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|Also Known As:||Ann Bradford Davis||Died:|
|Born:||May 5, 1926||Cause of Death:|
|Birth Place:||Schenectady, New York, USA||Profession:||Cast ... actor|
Brady Brides," the latest reboot effort also met its demise within six episodes.
Though many believed that Davis had retired from acting by this time, she kept a hand in the business throughout the next two decades. There was a national tour of the musical "Crazy for You" in 1993, and a cookbook, Alice's Brady Bunch Cookbook, co-authored by series creator Sherwood Schwartz, in 1994. Davis also contributed an amusing cameo to "The Brady Bunch Movie" (1995) as a kindhearted trucker who rescues the bewildered Jan (Jennifer Elise Cox) from the perils of the road. Referring to herself as "Schultzy," the appearance was an an affectionate nod to her first star-making role in "The Bob Cummings Show." Appropriately Davis' enduring television popularity was paid tribute by the TV Land network on several occasions, most notably in 2007 when she and the rest of the original "Brady" cast were given the Pop Culture Award and a standing ovation at the 5th Annual TV Land Awards. In later years, she was also twice named "Favorite Made-For-TV Maid" by the nostalgia-themed network. Ann B. Davis died of injuries sustained in a fall at her home in San Antonio, Texas, on June 1, 2014.
By Bryce P. Coleman0), Davis could always be counted upon to return with Alice¿s unique brand of wit and wisdom. A brief cameo in the hilarious feature film adaptation "The Brady Bunch Movie" (1995) provided Davis with a fitting and fond farewell to the show that made her a household name. Television fans around the world remembered both Davis and her most famous role fondly when she died at the age of 88 on June 1, 2014.
Born Ann Bradford Davis in Schenectady, NY on May 3, 1926, she was one of twin daughters born to Cassius Miles Davis, an electrical engineer with General Electric, and Marguerite Stott. When Ann was three, her father¿s work took the family to Erie, PA, where she and her sister Harriet were raised and later attended Strong Vincent High School. As a teenager during the Second World War, Ann worked alongside her mother at a local aluminum forging plant during the summers until the war ended, while her older brother Evans served in the U.S. Navy. Despite her penchant for performance, acting was not Davis¿ first love, as she initially intended to become a doctor. However, a one-two punch of watching her brother in a production of "Oklahoma!" and the realization that she did not possess the academic acumen to pursue a medical career convinced Davis to change majors in college. In 1948, she graduated from the University of Michigan with a degree in speech and drama.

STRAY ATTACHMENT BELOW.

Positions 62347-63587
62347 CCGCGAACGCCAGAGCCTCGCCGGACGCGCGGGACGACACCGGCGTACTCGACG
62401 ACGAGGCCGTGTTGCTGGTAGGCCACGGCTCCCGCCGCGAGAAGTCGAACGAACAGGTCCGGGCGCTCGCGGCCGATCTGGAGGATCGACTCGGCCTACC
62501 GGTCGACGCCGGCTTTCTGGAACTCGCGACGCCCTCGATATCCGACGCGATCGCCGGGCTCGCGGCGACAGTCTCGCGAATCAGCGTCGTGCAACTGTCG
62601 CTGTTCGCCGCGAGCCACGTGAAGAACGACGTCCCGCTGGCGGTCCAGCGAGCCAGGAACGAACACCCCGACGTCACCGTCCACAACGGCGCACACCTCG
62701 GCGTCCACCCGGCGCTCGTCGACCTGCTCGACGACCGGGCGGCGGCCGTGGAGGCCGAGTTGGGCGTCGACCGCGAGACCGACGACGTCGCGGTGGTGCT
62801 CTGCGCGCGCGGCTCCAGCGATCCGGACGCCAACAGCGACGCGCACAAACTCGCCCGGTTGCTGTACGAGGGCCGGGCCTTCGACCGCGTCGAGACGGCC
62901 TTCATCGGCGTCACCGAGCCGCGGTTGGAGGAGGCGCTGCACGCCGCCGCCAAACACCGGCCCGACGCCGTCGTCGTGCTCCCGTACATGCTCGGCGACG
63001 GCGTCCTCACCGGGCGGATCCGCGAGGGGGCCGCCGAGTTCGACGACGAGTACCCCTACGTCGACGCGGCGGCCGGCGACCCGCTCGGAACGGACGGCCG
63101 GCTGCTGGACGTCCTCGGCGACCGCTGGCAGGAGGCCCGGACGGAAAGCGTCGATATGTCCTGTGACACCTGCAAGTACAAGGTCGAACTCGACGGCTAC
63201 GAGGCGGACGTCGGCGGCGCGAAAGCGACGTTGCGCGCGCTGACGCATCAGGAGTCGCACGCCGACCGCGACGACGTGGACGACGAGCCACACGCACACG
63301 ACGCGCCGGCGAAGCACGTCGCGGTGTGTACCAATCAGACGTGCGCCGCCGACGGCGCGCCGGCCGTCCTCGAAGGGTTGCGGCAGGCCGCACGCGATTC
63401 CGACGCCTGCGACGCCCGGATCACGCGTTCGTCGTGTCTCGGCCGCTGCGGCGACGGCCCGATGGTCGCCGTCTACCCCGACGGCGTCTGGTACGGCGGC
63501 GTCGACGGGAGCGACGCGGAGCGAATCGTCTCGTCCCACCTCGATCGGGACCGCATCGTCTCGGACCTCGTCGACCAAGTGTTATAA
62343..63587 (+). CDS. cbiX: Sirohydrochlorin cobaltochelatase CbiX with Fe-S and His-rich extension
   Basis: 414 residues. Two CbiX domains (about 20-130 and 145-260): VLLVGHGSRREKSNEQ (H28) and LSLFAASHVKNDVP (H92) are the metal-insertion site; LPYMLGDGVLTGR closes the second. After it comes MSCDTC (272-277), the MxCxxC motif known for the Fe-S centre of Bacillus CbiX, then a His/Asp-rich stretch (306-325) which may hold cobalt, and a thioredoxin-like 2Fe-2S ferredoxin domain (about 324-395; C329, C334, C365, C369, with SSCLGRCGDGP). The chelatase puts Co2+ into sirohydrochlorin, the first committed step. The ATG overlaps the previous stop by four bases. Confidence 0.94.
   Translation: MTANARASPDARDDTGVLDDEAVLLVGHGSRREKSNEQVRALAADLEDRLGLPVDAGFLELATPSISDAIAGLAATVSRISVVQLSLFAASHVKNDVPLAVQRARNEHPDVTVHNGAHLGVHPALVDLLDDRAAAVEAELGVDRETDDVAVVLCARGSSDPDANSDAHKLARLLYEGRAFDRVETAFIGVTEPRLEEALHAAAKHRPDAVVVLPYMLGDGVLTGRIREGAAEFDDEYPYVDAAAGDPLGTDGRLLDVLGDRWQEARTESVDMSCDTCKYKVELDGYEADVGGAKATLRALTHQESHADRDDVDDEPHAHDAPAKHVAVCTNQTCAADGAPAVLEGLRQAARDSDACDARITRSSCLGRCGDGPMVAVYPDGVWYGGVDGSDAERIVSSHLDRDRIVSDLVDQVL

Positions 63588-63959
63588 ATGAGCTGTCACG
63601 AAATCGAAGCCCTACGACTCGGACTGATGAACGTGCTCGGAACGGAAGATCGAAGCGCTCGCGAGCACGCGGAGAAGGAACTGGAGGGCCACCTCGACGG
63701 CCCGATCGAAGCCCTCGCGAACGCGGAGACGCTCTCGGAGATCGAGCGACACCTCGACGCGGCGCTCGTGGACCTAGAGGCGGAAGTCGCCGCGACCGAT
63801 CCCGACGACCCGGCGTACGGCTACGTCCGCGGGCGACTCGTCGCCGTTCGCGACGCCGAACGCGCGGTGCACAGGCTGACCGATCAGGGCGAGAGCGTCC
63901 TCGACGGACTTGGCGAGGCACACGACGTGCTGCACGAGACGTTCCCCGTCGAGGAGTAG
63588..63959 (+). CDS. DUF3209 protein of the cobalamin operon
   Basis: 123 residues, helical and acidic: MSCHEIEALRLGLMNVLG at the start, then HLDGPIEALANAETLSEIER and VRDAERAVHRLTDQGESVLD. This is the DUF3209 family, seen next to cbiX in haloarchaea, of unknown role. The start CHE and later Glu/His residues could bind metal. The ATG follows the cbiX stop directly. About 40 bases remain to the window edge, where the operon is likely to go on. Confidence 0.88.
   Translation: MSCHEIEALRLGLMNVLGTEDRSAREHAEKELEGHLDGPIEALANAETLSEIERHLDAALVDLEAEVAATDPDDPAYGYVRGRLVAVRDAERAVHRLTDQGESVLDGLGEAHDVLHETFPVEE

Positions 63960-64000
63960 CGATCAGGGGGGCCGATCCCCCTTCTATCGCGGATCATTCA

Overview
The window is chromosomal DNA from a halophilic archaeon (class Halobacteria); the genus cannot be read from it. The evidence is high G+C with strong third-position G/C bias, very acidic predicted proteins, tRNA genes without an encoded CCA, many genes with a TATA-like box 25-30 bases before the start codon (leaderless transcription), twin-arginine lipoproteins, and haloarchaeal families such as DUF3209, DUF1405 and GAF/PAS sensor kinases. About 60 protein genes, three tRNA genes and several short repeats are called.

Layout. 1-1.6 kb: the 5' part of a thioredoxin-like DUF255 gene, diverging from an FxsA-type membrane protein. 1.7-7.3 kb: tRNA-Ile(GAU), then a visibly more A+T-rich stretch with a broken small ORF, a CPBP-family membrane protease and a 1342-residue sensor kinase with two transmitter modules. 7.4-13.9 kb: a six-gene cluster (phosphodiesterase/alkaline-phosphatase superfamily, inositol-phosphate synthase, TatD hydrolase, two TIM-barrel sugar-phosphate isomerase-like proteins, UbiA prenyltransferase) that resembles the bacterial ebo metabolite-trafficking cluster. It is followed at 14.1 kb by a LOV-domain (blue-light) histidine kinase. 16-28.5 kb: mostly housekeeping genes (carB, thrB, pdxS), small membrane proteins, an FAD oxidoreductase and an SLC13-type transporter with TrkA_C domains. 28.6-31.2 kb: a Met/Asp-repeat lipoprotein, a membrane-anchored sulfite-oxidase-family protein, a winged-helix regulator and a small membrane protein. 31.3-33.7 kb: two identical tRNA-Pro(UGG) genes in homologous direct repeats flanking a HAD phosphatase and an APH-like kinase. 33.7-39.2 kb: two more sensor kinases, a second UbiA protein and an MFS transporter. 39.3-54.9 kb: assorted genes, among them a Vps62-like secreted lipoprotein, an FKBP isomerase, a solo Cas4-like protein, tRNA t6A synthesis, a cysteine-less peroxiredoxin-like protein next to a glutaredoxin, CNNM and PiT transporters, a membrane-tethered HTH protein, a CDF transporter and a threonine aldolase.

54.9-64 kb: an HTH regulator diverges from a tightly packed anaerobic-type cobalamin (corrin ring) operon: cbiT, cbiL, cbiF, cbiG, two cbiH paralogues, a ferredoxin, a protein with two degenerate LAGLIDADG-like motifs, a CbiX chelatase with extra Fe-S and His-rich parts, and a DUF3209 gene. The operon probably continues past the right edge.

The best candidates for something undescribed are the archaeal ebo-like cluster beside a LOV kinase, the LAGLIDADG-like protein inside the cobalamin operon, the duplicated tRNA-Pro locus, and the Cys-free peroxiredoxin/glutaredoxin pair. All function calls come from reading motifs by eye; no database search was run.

Odd jobs with various stock theater troupes took Davis from Erie to California, where she eventually made her way from San Francisco to Hollywood by the mid-1950s. Small parts in Los Angeles cabaret shows and a bit of television work soon followed until an audition in front of none other than comic legend and executive producer George Burns led to her big break in 1955. Davis joined the cast of the sitcom "The Bob Cummings Show" (NBC 1955, 1957-59/CBS, 1955-57) as Charmaine "Schultzy" Schultz, secretary to jet-setting photographer Bob Collins (Bob Cummings). Eternally pining for her boss like every other woman on the show, Schultzy did her best to put the kibosh on the romantic schemes Collins continuously hatched. So popular was the bubbly Davis on the light-hearted Golden Era sitcom that the actress was nominated four times for the Emmy Award for Best Supporting Actress, bringing home the trophy twice in 1958 and 1959. Even after her tenure on "The Bob Cummings Show" had come to an end, the endearing character Davis had created was seen in a brief cameo in the comedy feature, "Pepe" (1960), starring Mexican screen phenomenon Cantinflas.